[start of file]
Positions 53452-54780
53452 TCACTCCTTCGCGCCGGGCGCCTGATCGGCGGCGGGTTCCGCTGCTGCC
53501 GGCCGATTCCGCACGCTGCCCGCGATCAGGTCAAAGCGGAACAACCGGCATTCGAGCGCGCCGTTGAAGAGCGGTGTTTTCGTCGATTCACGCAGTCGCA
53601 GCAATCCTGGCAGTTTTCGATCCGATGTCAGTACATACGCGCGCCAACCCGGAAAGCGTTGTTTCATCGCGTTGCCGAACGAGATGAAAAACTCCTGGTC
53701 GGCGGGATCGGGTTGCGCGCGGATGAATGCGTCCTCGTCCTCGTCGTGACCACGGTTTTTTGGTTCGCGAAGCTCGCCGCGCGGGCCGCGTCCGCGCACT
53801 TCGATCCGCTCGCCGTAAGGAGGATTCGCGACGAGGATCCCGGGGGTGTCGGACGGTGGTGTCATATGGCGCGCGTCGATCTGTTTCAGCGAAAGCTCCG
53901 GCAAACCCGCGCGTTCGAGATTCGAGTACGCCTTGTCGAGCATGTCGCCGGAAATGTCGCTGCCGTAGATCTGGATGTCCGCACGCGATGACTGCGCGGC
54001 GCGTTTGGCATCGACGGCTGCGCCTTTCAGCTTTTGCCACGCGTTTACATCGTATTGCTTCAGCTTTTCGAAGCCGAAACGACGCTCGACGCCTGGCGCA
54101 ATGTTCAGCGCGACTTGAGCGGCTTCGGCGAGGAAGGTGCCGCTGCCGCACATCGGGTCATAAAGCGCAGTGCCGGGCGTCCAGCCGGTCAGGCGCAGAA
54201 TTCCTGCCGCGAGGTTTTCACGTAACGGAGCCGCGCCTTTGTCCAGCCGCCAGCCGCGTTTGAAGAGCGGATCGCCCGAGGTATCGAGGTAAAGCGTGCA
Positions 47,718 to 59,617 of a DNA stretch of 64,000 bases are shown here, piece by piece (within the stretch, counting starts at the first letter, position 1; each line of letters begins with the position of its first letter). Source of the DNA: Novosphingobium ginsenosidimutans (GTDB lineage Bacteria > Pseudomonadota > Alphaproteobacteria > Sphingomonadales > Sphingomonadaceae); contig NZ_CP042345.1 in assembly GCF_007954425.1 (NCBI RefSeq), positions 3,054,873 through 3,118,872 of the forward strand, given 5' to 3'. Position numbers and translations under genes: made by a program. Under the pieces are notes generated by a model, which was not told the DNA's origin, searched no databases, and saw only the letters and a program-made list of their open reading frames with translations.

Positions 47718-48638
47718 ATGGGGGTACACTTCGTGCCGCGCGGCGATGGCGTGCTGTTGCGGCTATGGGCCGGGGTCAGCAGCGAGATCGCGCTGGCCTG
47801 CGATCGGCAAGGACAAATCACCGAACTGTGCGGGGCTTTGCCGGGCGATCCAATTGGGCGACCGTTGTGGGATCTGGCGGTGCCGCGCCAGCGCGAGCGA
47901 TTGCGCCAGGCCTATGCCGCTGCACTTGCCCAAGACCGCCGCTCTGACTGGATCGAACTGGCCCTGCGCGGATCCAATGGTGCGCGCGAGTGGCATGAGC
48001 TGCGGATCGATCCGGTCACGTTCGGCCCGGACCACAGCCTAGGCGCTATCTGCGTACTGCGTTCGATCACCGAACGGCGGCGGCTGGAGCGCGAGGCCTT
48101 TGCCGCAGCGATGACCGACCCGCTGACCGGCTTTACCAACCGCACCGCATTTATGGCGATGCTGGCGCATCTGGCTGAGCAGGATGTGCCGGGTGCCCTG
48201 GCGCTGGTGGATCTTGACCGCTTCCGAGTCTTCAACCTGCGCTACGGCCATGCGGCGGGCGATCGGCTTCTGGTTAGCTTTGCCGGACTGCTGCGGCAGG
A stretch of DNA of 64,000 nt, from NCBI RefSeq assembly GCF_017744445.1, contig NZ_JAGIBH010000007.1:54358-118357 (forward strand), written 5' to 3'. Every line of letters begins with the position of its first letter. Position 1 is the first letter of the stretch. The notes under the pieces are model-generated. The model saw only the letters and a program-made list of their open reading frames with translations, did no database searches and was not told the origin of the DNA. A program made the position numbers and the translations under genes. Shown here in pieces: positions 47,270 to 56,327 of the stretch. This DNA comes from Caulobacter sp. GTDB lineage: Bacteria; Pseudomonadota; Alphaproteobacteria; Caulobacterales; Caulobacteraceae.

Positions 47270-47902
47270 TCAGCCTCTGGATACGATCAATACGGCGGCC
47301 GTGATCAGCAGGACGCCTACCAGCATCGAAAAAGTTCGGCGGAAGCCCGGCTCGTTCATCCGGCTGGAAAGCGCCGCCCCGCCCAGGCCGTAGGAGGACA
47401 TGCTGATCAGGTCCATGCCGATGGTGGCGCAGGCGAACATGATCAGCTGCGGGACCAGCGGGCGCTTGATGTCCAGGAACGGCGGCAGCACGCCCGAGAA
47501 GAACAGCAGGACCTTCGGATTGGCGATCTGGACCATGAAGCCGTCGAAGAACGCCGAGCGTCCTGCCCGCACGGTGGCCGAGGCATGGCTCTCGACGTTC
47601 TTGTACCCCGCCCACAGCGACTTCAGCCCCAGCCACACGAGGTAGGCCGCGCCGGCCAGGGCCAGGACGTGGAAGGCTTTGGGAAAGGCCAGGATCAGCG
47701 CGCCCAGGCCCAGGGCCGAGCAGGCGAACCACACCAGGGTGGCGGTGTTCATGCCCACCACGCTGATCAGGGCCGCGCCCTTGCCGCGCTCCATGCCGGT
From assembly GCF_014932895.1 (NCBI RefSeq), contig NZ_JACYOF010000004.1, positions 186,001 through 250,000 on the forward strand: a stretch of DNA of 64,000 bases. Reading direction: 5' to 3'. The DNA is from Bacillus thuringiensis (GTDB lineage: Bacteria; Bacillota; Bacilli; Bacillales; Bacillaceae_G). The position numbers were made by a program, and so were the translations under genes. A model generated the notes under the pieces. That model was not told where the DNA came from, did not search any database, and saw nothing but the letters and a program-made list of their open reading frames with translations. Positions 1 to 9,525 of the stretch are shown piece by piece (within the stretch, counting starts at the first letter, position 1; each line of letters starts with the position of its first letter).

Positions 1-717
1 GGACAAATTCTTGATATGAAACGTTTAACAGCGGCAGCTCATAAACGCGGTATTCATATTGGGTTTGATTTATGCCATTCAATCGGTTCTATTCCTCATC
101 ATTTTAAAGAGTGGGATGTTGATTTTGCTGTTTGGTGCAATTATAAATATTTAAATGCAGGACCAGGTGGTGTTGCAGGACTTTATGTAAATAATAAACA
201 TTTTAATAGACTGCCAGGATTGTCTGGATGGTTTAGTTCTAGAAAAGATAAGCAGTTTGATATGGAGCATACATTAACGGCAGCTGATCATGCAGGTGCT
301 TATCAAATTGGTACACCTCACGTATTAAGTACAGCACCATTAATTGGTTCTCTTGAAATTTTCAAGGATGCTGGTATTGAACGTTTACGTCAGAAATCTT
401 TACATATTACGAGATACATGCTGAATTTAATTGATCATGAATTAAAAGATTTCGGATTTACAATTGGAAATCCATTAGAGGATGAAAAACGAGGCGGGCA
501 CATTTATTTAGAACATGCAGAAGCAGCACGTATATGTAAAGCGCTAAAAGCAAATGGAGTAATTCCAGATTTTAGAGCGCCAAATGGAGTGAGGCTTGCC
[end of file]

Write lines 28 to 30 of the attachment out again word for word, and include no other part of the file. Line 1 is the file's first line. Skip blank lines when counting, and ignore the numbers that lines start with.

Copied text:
Positions 1-717
1 GGACAAATTCTTGATATGAAACGTTTAACAGCGGCAGCTCATAAACGCGGTATTCATATTGGGTTTGATTTATGCCATTCAATCGGTTCTATTCCTCATC
101 ATTTTAAAGAGTGGGATGTTGATTTTGCTGTTTGGTGCAATTATAAATATTTAAATGCAGGACCAGGTGGTGTTGCAGGACTTTATGTAAATAATAAACA